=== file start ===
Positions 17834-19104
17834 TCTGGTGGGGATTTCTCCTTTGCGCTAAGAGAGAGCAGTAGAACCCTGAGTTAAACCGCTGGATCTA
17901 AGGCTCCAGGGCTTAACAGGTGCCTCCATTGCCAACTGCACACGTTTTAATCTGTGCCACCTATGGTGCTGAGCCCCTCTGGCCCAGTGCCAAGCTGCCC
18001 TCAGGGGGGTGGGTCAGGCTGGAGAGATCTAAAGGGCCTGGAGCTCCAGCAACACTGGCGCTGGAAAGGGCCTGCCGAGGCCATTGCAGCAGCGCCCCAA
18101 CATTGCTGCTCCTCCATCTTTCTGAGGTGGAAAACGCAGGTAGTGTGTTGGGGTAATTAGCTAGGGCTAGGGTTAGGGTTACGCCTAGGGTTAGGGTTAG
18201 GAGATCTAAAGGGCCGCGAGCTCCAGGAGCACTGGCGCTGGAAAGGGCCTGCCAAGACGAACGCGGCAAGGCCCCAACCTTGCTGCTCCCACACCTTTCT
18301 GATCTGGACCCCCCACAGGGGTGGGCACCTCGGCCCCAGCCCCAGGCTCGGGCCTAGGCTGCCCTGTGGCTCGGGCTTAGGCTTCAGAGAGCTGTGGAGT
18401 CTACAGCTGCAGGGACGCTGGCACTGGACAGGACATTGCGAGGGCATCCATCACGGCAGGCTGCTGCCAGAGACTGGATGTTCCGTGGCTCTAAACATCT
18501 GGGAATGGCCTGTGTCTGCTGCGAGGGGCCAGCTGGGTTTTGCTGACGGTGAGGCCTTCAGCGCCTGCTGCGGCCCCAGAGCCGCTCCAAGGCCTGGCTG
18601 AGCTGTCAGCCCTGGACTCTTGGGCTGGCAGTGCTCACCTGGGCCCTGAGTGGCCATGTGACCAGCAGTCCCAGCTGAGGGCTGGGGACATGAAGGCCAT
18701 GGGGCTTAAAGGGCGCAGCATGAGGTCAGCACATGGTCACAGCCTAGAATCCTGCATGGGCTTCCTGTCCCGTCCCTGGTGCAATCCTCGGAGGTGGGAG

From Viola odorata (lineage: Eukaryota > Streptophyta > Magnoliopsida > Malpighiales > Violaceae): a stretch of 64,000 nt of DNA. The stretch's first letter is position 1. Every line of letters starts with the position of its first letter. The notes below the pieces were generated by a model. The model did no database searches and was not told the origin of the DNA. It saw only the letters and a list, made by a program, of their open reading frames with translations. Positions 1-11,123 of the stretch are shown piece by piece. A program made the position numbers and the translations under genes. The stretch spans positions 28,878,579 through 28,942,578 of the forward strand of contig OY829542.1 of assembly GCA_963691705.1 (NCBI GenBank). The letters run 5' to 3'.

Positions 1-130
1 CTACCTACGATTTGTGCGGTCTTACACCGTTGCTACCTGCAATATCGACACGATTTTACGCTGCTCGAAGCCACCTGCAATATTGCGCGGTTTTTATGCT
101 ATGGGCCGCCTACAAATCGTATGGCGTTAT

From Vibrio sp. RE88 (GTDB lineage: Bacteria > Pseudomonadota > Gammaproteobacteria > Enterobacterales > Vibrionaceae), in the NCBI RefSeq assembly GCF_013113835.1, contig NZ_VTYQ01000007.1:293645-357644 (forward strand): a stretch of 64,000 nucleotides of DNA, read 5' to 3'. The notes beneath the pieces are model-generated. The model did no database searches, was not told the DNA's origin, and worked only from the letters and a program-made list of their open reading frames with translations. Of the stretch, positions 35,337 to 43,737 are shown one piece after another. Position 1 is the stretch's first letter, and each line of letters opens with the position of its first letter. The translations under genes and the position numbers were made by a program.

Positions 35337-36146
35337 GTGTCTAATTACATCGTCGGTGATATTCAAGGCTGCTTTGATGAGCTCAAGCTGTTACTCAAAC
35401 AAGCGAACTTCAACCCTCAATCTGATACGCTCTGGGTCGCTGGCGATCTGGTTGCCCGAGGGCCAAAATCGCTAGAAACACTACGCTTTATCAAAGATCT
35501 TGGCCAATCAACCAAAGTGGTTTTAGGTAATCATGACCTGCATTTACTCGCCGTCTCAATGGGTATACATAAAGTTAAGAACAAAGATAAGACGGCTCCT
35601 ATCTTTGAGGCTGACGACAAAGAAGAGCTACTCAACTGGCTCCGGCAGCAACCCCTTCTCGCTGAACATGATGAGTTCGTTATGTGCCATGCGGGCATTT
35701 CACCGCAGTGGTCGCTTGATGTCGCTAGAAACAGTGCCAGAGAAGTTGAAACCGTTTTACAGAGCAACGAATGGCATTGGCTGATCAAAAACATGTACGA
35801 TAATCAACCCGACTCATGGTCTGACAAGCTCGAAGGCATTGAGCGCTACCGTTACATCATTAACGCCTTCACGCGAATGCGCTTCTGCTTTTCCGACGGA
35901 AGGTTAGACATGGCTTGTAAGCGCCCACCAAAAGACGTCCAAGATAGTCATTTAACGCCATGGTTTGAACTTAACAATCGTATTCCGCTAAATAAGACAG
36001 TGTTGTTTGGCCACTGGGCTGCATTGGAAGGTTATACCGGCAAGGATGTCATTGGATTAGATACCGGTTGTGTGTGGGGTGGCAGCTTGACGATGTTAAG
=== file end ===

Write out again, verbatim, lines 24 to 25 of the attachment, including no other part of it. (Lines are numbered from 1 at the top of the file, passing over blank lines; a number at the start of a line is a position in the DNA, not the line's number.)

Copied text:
35901 AGGTTAGACATGGCTTGTAAGCGCCCACCAAAAGACGTCCAAGATAGTCATTTAACGCCATGGTTTGAACTTAACAATCGTATTCCGCTAAATAAGACAG
36001 TGTTGTTTGGCCACTGGGCTGCATTGGAAGGTTATACCGGCAAGGATGTCATTGGATTAGATACCGGTTGTGTGTGGGGTGGCAGCTTGACGATGTTAAG